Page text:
Report on Karangetang (Indonesia) — 3 April-9 April 2013
Smithsonian / US Geological Survey Weekly Volcanic Activity Report, 3 April-9 April 2013
Managing Editor: Sally Kuhn Sennert
Please cite this report as:
Global Volcanism Program, 2013. Report on Karangetang (Indonesia). In: Sennert, S K (ed.), Weekly Volcanic Activity Report, 3 April-9 April 2013. Smithsonian Institution and US Geological Survey.
2.781°N, 125.407°E; summit elev. 1797 m
All times are local (unless otherwise noted)
Based on analyses of satellite imagery and wind data, the Darwin VAAC reported that on 9 April an ash plume from Karangetang rose to an altitude of 4.3 km (14,000 ft) a.s.l. and drifted over 45 km WNW. According to a news article, pahoehoe lava flows traveled 150 m and rock avalanches traveled 2 km down the flanks on that same day.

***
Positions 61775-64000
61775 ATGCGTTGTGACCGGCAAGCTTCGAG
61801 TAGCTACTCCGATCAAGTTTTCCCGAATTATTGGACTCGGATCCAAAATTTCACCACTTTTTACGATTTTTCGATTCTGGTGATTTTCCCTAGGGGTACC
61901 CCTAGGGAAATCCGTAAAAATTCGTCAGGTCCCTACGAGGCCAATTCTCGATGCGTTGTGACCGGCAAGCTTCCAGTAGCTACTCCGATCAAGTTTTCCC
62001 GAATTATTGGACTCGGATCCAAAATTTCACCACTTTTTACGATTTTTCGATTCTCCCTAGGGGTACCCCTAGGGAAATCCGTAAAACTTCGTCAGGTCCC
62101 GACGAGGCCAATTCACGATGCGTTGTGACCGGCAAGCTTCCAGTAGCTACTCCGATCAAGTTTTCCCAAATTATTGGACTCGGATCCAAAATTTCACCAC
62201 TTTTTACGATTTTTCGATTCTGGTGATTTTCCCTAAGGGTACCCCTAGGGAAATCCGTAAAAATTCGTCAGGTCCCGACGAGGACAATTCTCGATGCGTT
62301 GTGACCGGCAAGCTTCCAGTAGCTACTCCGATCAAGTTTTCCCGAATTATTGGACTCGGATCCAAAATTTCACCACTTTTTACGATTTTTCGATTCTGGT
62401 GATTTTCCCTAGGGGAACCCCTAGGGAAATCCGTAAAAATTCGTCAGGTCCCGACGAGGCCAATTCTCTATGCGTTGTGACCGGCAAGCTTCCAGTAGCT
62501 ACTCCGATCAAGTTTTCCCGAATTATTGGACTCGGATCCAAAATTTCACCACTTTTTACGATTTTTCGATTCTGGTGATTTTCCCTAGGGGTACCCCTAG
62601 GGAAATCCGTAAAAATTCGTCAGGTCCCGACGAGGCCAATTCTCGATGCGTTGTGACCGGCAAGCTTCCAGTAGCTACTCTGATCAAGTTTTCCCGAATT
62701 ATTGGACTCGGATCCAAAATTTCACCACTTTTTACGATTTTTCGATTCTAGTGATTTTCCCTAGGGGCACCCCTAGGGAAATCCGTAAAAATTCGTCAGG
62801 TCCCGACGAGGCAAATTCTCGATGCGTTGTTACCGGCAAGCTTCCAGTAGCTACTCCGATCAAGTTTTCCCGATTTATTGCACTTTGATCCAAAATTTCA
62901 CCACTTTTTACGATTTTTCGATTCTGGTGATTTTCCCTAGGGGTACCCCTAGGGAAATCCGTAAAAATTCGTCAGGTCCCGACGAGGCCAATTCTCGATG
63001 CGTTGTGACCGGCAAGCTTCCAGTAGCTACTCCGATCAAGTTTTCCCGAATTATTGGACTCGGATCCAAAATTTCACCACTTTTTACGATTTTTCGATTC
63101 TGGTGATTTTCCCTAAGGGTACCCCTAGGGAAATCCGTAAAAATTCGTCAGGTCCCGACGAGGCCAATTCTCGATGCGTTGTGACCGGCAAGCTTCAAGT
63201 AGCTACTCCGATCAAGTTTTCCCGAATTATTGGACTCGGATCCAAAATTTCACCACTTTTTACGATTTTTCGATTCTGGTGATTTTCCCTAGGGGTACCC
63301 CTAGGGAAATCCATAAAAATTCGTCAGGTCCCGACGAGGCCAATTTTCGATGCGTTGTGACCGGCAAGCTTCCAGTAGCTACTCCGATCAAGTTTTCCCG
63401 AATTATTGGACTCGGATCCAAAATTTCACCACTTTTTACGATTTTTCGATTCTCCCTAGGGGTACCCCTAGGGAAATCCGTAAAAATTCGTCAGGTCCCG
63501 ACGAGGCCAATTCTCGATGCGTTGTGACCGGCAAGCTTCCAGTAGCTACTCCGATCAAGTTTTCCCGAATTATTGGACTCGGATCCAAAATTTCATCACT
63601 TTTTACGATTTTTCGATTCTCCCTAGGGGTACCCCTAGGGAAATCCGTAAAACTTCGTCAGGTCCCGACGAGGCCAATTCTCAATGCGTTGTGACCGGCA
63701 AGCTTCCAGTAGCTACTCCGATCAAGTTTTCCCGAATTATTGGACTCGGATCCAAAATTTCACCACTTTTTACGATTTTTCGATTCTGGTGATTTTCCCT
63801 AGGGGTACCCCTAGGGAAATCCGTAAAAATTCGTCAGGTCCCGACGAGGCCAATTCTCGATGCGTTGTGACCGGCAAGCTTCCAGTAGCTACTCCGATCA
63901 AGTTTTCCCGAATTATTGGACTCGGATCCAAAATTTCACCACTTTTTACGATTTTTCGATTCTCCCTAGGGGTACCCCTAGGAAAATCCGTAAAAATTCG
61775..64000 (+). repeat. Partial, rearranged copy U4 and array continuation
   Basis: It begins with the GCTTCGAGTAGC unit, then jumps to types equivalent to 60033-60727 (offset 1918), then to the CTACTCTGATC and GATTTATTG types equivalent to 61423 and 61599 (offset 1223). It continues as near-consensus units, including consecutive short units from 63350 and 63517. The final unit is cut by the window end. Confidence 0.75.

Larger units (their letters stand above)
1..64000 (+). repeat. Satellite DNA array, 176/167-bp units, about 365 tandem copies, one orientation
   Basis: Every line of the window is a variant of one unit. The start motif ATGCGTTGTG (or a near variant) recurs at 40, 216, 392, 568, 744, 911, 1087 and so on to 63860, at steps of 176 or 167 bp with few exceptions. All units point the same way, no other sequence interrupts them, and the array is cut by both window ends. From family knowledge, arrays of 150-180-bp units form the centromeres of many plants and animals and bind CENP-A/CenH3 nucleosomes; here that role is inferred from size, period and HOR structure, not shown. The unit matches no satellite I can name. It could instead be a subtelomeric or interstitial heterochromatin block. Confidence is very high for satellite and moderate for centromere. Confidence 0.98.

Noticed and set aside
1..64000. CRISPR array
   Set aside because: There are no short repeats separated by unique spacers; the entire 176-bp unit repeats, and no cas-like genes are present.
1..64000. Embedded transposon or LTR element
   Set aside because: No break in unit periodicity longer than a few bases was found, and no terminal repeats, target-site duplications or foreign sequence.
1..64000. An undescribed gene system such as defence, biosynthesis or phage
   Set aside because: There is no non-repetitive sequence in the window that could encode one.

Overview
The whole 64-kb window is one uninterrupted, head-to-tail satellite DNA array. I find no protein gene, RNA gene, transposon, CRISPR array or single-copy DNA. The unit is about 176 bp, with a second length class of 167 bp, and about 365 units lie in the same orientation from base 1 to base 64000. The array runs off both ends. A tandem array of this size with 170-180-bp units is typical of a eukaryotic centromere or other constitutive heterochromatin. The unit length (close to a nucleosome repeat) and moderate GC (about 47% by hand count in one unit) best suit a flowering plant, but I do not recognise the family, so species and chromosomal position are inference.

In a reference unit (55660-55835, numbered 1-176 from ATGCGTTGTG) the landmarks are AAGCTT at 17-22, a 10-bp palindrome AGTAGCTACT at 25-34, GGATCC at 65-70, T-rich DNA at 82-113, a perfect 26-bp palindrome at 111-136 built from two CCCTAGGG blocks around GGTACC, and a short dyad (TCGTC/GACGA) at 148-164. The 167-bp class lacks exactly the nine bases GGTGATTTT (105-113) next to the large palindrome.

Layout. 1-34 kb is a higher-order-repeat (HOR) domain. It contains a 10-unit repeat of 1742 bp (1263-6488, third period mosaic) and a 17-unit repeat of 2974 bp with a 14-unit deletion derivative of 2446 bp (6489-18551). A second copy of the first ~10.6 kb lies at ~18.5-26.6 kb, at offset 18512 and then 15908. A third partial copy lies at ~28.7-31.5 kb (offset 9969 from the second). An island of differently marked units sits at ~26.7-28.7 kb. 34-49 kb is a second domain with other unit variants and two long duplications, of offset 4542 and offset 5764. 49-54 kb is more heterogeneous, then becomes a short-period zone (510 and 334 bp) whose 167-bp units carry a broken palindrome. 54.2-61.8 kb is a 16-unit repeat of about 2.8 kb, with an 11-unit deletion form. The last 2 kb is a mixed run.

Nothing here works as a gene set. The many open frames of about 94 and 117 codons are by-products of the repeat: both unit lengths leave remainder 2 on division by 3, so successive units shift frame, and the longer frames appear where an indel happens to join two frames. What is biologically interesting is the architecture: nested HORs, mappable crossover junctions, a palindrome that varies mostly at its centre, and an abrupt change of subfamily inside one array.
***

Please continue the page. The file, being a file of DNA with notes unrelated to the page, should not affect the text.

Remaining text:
Geologic Background. Karangetang (Api Siau) volcano lies at the northern end of the island of Siau, north of Sulawesi. The stratovolcano contains five summit craters along a N-S line. It is one of Indonesia's most active volcanoes, with more than 40 eruptions recorded since 1675 and many additional small eruptions that were not documented in the historical record (Catalog of Active Volcanoes of the World: Neumann van Padang, 1951). Twentieth-century eruptions have included frequent explosive activity sometimes accompanied by pyroclastic flows and lahars. Lava dome growth has occurred in the summit craters; collapse of lava flow fronts has also produced pyroclastic flows.